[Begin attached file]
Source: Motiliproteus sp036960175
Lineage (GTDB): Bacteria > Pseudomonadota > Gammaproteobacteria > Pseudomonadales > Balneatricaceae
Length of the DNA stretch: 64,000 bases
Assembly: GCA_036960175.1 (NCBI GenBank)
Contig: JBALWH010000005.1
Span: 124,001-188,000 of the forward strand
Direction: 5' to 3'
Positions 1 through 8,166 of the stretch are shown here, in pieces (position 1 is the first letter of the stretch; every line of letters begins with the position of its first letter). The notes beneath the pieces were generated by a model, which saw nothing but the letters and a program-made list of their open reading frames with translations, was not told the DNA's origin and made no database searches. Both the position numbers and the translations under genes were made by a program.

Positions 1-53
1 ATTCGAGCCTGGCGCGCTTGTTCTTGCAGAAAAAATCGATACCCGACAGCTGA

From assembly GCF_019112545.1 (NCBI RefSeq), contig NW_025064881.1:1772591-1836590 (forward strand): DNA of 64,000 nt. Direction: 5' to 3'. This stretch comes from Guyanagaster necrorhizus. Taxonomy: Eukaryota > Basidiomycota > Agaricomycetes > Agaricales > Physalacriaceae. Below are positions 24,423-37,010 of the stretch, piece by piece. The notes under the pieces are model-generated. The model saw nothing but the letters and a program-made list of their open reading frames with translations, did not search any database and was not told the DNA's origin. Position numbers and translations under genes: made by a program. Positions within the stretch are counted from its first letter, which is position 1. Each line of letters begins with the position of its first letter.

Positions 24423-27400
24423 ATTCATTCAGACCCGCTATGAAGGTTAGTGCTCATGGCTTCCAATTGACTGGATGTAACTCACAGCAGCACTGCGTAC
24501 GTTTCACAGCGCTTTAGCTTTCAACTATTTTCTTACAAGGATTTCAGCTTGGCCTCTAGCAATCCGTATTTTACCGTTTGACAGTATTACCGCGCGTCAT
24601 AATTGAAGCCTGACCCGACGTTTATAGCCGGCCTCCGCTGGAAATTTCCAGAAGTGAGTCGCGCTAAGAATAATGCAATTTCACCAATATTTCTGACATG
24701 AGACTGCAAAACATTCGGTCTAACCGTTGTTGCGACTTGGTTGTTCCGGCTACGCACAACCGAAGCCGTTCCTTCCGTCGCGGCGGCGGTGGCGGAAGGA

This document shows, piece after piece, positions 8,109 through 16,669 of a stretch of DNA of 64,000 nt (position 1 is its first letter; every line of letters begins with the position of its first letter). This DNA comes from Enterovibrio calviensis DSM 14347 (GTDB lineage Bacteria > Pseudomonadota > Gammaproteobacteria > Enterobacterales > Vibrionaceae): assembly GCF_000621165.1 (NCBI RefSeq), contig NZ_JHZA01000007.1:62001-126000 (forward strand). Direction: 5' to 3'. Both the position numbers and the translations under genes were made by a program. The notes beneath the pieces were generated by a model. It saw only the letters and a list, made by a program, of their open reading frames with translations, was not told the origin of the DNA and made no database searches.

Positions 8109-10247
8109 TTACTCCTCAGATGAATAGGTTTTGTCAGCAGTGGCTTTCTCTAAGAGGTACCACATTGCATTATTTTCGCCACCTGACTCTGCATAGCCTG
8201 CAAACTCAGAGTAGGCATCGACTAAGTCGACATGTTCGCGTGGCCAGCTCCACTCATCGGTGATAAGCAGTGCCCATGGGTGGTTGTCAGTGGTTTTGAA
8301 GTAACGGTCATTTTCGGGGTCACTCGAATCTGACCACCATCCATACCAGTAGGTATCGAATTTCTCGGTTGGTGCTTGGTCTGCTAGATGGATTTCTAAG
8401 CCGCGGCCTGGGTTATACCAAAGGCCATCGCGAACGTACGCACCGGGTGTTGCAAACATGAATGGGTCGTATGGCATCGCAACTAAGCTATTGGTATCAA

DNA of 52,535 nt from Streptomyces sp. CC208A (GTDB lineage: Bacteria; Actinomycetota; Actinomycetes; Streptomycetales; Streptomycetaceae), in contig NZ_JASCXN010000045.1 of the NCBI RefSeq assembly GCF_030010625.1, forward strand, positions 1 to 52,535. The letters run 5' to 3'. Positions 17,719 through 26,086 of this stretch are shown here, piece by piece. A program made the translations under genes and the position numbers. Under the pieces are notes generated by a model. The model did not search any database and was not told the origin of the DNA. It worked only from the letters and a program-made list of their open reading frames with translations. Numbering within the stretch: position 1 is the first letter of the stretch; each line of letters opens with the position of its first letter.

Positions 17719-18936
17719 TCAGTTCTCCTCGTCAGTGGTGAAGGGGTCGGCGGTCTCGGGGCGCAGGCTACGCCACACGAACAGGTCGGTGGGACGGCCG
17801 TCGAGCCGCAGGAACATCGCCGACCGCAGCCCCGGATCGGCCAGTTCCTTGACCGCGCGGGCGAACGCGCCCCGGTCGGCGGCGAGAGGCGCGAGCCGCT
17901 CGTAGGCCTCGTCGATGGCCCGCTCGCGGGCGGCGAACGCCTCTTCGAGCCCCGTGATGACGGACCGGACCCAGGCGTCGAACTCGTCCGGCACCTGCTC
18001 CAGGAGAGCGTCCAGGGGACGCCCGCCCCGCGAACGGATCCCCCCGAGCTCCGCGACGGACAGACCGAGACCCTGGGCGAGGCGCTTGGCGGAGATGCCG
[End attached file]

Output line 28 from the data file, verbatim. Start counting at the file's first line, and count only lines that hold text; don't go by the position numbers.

18001 CAGGAGAGCGTCCAGGGGACGCCCGCCCCGCGAACGGATCCCCCCGAGCTCCGCGACGGACAGACCGAGACCCTGGGCGAGGCGCTTGGCGGAGATGCCG